“Reshoring was just something nice, a nice idea, mostly for companies that should never have outsourced to a country like China,”
The Trump administration wants to reduce American dependence on overseas supply lines by encouraging ‘reshoring’
But returning manufacturers often face old infrastructure, underdeveloped networks and poor labour pools
As the United States awakens to its supply-chain vulnerabilities amid heightened pressure on companies to “reshore” from China, it is grappling with an uncomfortable truth: most will not end up relocating to the US. And, business experts say, the relatively few that do probably should not have left in the first place.
“Reshoring was just something nice, a nice idea, mostly for companies that should never have outsourced to a country like China,” said Renaud Anjoran, chief executive of Shenzhen-based Sofeast, which advises companies manufacturing in China and Vietnam. “Their total cost was not really that much lower, they didn’t save that much, they were not that labour-intensive.”
Accurate figures on reshoring are hard to come by. The Kearney Reshoring Index showed record shifts of US production from Asia in 2019, but this measures macroeconomic trends not individual jobs, companies or where they move to.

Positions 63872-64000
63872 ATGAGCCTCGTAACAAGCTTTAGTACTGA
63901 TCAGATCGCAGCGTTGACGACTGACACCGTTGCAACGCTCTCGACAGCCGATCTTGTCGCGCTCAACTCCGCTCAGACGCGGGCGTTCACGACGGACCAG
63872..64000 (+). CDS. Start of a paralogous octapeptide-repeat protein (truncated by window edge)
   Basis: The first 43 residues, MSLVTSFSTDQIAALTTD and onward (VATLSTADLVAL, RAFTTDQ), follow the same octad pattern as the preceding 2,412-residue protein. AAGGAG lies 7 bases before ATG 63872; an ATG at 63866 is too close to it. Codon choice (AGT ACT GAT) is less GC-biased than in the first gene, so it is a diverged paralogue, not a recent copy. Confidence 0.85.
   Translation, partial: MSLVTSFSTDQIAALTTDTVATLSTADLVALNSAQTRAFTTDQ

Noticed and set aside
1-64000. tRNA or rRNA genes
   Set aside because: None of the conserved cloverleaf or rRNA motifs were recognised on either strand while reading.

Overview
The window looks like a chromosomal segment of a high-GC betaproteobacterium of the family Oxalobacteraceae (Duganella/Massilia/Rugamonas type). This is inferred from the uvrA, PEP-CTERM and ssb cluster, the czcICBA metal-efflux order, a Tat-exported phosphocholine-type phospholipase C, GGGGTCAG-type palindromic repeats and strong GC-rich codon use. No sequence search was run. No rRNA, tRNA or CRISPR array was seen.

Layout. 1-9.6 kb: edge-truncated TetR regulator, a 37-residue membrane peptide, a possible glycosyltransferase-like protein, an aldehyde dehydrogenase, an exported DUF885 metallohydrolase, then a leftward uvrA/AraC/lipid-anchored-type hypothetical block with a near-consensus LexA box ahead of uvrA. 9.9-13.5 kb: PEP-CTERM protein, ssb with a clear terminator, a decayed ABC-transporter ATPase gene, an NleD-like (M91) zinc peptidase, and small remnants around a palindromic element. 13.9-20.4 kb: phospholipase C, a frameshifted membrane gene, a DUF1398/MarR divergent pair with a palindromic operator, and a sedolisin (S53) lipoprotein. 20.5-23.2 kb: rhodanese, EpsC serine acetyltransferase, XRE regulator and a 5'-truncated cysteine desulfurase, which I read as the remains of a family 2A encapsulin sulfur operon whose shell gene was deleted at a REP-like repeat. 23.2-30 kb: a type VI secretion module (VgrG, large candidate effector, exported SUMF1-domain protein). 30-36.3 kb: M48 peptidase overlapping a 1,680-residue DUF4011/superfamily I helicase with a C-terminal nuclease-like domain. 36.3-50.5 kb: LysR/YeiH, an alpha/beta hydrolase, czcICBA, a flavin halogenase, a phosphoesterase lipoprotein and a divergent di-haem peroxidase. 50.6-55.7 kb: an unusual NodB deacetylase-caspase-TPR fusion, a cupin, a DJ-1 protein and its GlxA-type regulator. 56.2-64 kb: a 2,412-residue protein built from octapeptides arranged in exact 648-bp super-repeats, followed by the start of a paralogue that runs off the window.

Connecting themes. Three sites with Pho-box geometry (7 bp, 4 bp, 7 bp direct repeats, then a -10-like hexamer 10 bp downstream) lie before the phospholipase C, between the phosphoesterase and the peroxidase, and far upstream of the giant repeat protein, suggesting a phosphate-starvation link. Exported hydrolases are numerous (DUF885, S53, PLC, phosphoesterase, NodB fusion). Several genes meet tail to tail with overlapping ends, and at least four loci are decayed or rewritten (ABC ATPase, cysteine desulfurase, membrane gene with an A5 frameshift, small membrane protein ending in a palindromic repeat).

Another online “Reshoring Initiative”, which claims that “around 900,000” jobs returned to the US between 2010 and late 2019, relies on Google searches and does not factor in how many jobs were lost.
Patrick Van den Bossche, a Kearney partner who pioneered the Reshoring Index, said that companies often announce production shifts to the US, attracting headlines and official praise, without following through.
“There are these bold statements about bringing everything back from China,” said Van den Bossche. But all too often, 5,000 promised jobs are quietly scaled back to 500 even as deadlines stretch into years, he said. “Soup is never eaten as hot as it’s cooked. There’s a lot of blowhard stuff going on right now.”